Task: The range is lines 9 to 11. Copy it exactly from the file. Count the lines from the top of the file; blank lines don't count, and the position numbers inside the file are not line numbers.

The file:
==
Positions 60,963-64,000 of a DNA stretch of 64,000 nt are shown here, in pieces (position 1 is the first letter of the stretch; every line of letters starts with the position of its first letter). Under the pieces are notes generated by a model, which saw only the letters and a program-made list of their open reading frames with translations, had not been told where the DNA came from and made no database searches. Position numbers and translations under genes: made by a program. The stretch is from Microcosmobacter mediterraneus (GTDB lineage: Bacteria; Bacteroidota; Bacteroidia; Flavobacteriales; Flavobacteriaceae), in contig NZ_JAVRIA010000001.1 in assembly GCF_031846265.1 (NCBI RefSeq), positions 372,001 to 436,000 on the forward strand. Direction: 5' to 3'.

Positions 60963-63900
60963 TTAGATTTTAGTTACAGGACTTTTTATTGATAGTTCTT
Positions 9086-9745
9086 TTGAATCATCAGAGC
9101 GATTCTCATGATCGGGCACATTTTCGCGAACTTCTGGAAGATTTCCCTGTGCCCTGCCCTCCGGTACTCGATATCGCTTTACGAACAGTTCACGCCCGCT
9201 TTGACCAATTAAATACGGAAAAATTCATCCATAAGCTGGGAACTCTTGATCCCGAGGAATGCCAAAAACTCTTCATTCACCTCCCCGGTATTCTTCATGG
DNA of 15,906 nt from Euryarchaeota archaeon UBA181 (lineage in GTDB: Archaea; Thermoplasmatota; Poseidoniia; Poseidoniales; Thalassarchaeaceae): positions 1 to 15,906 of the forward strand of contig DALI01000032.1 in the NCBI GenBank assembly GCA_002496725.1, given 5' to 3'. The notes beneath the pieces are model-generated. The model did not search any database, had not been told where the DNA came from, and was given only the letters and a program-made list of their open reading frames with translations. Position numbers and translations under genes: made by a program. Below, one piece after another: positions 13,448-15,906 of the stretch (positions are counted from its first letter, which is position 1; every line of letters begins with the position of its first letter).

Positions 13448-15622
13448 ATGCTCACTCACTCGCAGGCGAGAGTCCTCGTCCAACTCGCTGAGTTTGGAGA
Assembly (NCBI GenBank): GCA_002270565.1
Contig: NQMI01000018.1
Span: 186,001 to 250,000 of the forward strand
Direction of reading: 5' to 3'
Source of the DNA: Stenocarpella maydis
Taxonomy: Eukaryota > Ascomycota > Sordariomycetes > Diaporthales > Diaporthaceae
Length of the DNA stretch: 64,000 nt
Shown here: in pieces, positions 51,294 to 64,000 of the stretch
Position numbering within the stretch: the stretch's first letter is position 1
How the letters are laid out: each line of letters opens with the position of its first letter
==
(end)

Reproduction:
Positions 13448-15622
13448 ATGCTCACTCACTCGCAGGCGAGAGTCCTCGTCCAACTCGCTGAGTTTGGAGA
Assembly (NCBI GenBank): GCA_002270565.1